Lowry, who also missed playing for Team USA in the FIBA World Cup thanks to the surgery, initially hurt the thumb in the Eastern Conference Semi-Finals against the Philadelphia 76ers in May. With the help of what looked at times like an oven mitt, he was able to keep it loose and play through it — culminating in a masterpiece performance in Game 6 of the NBA Finals — but it was clear the thumb wasn’t right.
In an interview with TSN, Lowry indicated the injury was extremely painful, and required a heavy dose of painkillers just to play through it.
He had surgery at the end of July.
On Media Day, Lowry said he “wasn’t where he wanted to be” in terms of pre-season preparation; since then, he hasn’t participated in contact drills or scrimmages, according to multiple reports, and there’s no timetable for his return.
So: Should we be worried?
Lowry’s health definitely leads to questions. Will he participate in camp at all? Will he play in the preseason games — in Japan, or here closer to home? Will he be ready in time for the season?! After all, Raptors title defense isn’t nearly as fun or interesting if Kyle Lowry isn’t a huge part of it. And if Lowry isn’t ready for opening night, it’s going to put a huge damper on that ring and banner ceremony. And then what: A Load Management program similar to that of Kawhi Leonard’s? Alex McKechnie’s legacy may yet live on! And would a slow start or limited games impact his upcoming free agency?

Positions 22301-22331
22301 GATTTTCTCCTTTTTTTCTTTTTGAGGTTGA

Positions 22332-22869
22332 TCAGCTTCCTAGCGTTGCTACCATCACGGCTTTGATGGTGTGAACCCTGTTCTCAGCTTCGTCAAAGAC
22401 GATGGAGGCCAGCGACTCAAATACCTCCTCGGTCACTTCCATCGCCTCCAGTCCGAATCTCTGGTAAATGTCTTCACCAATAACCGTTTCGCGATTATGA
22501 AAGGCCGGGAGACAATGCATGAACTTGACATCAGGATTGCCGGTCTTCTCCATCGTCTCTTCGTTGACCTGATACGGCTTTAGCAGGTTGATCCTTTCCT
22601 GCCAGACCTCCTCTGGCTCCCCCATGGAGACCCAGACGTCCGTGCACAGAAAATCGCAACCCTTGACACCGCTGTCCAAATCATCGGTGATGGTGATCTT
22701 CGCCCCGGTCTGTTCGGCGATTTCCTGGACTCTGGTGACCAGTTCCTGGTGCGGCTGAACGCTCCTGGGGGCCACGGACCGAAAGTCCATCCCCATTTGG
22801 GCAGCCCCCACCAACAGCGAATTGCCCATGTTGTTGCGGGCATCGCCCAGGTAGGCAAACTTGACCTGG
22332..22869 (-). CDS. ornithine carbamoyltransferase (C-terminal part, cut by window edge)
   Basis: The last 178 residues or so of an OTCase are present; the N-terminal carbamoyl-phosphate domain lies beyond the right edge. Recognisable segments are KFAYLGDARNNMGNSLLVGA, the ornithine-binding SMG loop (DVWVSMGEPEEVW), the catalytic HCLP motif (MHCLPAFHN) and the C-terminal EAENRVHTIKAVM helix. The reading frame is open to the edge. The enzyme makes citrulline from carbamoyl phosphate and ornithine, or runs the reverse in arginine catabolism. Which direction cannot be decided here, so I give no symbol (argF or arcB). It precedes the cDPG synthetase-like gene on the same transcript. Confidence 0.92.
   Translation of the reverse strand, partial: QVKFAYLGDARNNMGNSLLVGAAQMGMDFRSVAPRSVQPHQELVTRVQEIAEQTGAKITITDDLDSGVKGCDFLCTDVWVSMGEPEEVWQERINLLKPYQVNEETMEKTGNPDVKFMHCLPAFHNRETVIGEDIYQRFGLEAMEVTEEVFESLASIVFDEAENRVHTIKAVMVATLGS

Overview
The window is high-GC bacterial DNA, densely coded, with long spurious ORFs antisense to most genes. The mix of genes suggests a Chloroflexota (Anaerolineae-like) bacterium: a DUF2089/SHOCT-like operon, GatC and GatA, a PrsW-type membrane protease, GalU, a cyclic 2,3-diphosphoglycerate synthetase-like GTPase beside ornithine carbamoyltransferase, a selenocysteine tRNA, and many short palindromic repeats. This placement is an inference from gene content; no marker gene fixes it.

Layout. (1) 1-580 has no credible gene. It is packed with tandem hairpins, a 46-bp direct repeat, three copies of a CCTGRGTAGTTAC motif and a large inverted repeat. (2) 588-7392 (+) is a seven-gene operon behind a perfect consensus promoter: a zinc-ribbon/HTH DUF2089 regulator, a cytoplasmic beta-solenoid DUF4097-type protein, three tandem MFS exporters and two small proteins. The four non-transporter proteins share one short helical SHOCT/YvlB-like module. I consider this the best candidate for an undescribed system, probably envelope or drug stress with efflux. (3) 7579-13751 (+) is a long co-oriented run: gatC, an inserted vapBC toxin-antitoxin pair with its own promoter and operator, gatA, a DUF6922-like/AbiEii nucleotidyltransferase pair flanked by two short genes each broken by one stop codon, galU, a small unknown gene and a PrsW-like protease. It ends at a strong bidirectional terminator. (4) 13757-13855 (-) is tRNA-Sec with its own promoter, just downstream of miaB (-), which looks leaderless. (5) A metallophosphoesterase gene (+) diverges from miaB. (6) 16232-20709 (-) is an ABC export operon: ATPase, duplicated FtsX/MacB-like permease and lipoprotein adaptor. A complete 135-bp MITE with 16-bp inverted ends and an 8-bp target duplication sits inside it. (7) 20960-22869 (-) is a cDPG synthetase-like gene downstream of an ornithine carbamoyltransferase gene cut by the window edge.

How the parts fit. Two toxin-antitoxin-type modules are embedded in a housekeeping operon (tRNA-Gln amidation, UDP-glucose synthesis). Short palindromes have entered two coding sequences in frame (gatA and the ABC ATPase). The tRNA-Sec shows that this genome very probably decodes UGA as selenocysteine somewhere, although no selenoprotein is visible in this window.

But it’s way too early for those questions. In other words, it’s not time to worry. There’s no indication that Lowry won’t be ready, at some point in camp, to play full on. In that same interview above, Lowry says he’s cleared for contact, but they’re being patient.
No one on or around the team is expressing any real concern; everything seems precautionary at this point. The man is 33, after all, coming off of an extremely long season; and with low expectations this season, there’s no reason to rush anything.
Nevertheless, the situation is worth monitoring, at least until we see the GROAT back on the court at 100%.